Cuban, who is known for his courtside presence at Mavericks games and who has been repeatedly fined for criticizing NBA officials, may have defied juror expectations by being cool, calm and funny as a witness, Melsheimer said.
“The jury wanted to believe him,” he said. “I think they started out wanting to believe him.”
Like Slotnick, Melsheimer contrasted his client’s testimony with the Faure recording, which he called a “major weakness” in the government’s case.
“He’s the alleged victim to the fraud,” Melsheimer said. “If there was a fraud committed, it was committed against Guy Faure.”
While it may have been true that the SEC couldn’t compel Faure to testify, he could have come from Canada voluntarily, Melsheimer said.
“You would think that someone who’s the victim of a fraud would want to show up and testify and get redress for their injury,” he said.
At trial, Cuban’s lawyers presented evidence of a spike in trading volume that they said supported a claim the pending PIPE transaction was already known to investors. Citing that evidence, Cuban’s final witness, Erik Sirri, a former SEC official, said he believed the information was public before Cuban traded.
The share volume evidence was “a fairly clever way to give the jury a way to hang their hat on something,” Bourelly said.
“If you like the guy and want to find a way to see his side of the story, he gives you ample evidence to do it,” Bourelly said of Cuban.
Attorneys for the SEC also relied on the prerecorded testimony of former Mamma.com Chairman David Goldman. They called Owen, the investment banker, and Cuban as witnesses.
“We respect the jury’s decision,” John Nester, an SEC spokesman, said in an e-mailed statement yesterday. “While the verdict in this particular case is not the one we sought, it will not deter us from bringing and trying cases where we believe defendants have violated the federal securities laws.”
Nester declined to make Folena and co-trial counsel Kevin O’Rourke available for comment today.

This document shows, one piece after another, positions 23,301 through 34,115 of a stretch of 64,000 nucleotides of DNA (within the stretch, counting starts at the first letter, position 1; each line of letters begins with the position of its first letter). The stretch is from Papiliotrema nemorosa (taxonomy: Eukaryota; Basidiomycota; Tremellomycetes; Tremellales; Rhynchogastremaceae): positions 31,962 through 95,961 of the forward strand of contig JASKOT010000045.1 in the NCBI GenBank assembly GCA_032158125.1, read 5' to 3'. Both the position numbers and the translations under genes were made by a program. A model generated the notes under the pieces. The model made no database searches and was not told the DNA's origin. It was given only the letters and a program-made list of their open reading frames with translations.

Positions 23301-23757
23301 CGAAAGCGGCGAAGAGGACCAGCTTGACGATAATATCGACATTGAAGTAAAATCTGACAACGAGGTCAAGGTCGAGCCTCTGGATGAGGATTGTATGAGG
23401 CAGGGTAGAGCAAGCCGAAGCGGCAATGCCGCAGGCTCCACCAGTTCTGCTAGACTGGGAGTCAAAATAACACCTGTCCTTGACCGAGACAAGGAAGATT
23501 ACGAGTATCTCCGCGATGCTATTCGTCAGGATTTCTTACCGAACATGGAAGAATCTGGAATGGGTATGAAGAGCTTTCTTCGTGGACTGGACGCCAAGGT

Stephen A. Best, a lawyer for Cuban, said in an e-mailed statement yesterday that he believes the verdict “sends a message” that theSEC shouldn’t have brought the case.
“It’s not like winning a Mavs championship,” Cuban said after the verdict. His team won the NBA title in 2011. “They weren’t trying to use facts to convince the jury, they were trying to deceive the jury.”
George Canellos, co-director of the SEC’s enforcement division, said in an e-mailed statement that Cuban’s comments were “without merit and uncalled for.”
“Our lawyers acted in the finest traditions of government counsel and entirely appropriately in strongly advocating the position of the government in this matter,” Canellos said.
Bourelly, who wasn’t involved in the case, said the SEC must have believed it had a prosecutable case and at least circumstantial evidence of a violation.
“It’s hard as a government enforcer to walk away from a matter like that if you feel you’ve got sufficient evidence to go forward,” he said. “You can’t bring every case, so you try to bring some of the high-profile ones for deterrent effect. The problem is it backfires.”
Slotnick, the New York criminal defense lawyer, said Cuban paid far more to defend himself than the $750,000 loss he avoided by selling his Mamma.com stake.
While the regulator’s most-heavily publicized cases typically involve greater sums of money and broader schemes, Slotnick said, this case got attention because of Cuban’s fame. He called the trial a “one-off” and said the SEC won’t be damaged by it.
Bradley Bondi, a former SEC lawyer who’s now a partner at Cadwalader Wickersham & Taft LLP, said a loss for the SEC’s trial unit can be humbling.
The verdict “may be the result of jury nullification for a home-turf Maverick as opposed to a true loss on the merits,” he said.
The case is Securities and Exchange Commission v. Cuban, 08-cv-02050, U.S. District Court, Northern District of Texas (Dallas).
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